Federal Register of Legislation - Australian Government

Primary content

CASA 113/11 Directions/Civil Aviation as made
This Direction relates to the conduct of parallel runway operations at Sydney (Kingsford Smith) Airport using the instrument landing system with the precision runway monitor.
Administered by: Infrastructure and Regional Development
Made 30 Mar 2011
Registered 31 Mar 2011
Tabled HR 10 May 2011
Tabled Senate 10 May 2011
Date of repeal 19 Mar 2014
Repealed by Civil Aviation (Spent and Redundant Instruments) Repeal Regulation 2014

Explanatory Statement

Civil Aviation Regulations 1988

Direction — parallel runway operations at Sydney (Kingsford Smith) Airport



Section 98 of the Civil Aviation Act 1988 empowers the Governor-General to make regulations.


Under subregulation 99AA (5) of the Civil Aviation Regulations 1988 (CAR 1988), CASA may, among other things, give directions about the use of a controlled aerodrome.


Parallel runway operations at Sydney (Kingsford Smith) Airport (KSA) (which is a controlled aerodrome), using the Precision Runway Monitor (PRM), allow for a significant increase in runway capacity in poor weather conditions. The PRM is very accurate and allows aircraft to fly side by side down the instrument approaches to the parallel runways separated by a no‑transgression zone of 2 000 feet. Special procedures apply when these operations are in progress and pilots are required to satisfactorily complete additional training for safety purposes.


The direction requires that a pilot in command of an aircraft operating under an Australian Air Operator’s Certificate (AOC), or other Australian registered aircraft, must complete ILS PRM approach procedures training either in a CASA approved flight simulator or synthetic trainer, or on a training course approved by CASA. The requirements of the course and examination are set out in the direction.


A pilot in command of an aircraft operating under a foreign aircraft AOC, or other foreign registered aircraft, must complete ILS PRM approach procedures training either in the flight simulator or synthetic trainer that supports the foreign operator’s operations, or on a training course conducted by the training facility approved by the authority (the issuing authority) which issued the foreign operator’s AOC. CASA must receive and accept in writing a range of corroborative documentation from the foreign operator and the issuing authority.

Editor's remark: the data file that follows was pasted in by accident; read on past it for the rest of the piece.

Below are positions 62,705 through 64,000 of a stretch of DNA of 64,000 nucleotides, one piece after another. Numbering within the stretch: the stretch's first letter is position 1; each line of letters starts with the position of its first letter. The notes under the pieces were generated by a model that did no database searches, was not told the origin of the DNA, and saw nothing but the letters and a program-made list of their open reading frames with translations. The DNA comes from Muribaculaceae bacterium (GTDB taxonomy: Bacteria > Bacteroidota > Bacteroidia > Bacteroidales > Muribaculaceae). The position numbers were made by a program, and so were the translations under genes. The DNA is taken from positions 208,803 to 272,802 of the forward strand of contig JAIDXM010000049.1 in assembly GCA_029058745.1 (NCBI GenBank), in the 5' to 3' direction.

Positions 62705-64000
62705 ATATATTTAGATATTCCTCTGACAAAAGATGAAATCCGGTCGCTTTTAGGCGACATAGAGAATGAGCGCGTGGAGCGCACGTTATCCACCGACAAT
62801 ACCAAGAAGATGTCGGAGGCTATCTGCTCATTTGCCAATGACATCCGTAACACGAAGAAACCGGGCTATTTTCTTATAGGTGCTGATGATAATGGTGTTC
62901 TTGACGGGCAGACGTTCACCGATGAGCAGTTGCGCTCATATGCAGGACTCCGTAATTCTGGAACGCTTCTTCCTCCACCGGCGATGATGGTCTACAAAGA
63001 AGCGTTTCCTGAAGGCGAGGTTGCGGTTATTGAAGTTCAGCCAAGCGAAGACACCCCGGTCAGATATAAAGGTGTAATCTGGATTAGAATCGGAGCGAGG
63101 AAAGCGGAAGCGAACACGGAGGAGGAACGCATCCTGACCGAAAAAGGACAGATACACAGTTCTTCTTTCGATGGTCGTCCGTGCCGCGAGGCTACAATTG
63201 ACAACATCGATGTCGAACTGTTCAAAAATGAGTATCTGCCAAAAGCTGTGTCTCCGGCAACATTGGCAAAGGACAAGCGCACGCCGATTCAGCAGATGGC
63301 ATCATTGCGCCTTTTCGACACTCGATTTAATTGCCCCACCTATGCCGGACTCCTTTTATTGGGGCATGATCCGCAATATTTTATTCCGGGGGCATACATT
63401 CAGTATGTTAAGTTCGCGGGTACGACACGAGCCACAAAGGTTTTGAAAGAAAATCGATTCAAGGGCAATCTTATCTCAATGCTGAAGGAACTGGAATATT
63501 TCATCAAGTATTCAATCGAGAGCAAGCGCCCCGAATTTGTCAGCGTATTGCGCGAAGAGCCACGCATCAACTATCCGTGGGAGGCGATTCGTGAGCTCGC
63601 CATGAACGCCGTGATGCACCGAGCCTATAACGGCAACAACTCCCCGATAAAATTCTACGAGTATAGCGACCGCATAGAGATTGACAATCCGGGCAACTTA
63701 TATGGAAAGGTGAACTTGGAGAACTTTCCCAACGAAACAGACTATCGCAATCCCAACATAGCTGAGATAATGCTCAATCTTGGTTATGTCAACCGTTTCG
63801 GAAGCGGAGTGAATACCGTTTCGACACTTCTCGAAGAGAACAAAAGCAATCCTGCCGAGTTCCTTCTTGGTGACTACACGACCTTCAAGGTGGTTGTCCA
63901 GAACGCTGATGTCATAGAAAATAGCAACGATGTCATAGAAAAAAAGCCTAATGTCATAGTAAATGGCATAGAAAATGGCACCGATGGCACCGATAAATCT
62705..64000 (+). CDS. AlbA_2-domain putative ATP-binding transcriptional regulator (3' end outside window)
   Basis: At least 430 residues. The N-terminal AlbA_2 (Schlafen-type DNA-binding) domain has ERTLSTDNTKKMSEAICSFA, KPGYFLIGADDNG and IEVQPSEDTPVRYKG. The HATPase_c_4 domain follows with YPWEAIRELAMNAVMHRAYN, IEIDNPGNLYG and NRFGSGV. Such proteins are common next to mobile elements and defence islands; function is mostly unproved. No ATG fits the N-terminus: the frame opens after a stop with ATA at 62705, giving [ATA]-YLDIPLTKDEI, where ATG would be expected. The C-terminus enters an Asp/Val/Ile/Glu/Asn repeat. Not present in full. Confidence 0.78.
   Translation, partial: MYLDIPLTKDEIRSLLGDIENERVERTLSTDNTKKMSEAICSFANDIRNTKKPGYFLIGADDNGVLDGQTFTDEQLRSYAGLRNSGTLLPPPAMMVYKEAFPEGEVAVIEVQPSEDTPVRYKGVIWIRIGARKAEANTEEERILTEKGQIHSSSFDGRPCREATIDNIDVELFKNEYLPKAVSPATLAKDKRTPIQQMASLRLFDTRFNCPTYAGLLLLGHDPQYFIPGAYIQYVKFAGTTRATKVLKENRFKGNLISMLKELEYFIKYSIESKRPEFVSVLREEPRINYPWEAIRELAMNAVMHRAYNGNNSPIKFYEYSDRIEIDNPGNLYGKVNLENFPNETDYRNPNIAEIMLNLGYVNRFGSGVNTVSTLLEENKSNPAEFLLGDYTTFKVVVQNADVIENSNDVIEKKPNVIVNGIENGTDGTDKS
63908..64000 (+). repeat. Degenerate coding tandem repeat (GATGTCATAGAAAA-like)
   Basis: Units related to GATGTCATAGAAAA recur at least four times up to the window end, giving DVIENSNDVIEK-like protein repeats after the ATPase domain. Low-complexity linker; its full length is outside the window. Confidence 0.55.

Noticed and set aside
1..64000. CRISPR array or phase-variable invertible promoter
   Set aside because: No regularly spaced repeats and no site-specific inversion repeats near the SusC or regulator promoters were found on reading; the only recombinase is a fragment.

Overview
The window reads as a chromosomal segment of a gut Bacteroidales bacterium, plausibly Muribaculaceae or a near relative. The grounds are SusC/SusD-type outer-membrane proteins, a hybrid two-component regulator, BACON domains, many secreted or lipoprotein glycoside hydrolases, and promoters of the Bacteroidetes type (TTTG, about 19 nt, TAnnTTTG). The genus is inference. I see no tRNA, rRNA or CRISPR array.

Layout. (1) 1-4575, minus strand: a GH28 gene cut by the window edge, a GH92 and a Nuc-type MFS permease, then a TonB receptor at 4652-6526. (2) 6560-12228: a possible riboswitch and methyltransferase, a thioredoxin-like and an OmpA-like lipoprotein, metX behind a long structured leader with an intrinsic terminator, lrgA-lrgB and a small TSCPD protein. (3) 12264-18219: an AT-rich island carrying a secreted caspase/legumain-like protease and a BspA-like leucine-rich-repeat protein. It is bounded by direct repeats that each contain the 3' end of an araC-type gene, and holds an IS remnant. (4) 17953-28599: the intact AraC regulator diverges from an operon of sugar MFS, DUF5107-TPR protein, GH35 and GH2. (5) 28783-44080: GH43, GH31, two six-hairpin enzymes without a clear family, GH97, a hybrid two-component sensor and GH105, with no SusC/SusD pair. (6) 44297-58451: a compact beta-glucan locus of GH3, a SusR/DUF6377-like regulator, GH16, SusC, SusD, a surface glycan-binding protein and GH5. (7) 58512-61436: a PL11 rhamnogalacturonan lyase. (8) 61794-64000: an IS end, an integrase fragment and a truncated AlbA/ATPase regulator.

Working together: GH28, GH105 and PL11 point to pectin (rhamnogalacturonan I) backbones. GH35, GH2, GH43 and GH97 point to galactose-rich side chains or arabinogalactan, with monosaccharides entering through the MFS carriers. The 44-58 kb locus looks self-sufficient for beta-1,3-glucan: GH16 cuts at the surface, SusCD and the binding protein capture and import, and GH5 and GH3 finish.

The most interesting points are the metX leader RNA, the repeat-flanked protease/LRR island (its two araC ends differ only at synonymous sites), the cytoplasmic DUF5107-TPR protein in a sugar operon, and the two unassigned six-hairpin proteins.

A pilot in command, who has not successfully completed the required training, must report this fact to Air Traffic Control (ATC) so that alternative landing arrangements can be made. To ensure that ATC has adequate time in which to assess the impact of non-participation in the parallel runway operations, the requirement to report to ATC applies prior to entering controlled airspace within 120 nautical miles of KSA.


Legislative Instruments Act

Under subparagraph 6 (d) (i) of the Legislative Instruments Act 2003 (the LIA), an instrument is a legislative instrument for section 5 of the LIA if it is declared to be a disallowable instrument under legislation in force before the commencement of the LIA. Under subregulation 99AA (6A) of CAR 1988, a direction under subregulation 99AA (5) that is not given by means of a Civil Aviation Order is a disallowable instrument for section 46A of the Acts Interpretation Act 1901. The direction is, therefore, a legislative instrument and it is subject to tabling and disallowance in the Parliament under sections 38 and 42 of the LIA.



Consultation under section 17 of the LIA has not been undertaken in this case. The instrument replaces a previous direction (CASA 142/09) which expires at the end of 31 March 2011.


The instrument commences on 1 April 2011. It stops having effect at the end of 31 March 2013.


The instrument has been made by a delegate of CASA under subregulation 7 (1) of CAR 1988.


[Instrument number CASA 113/11]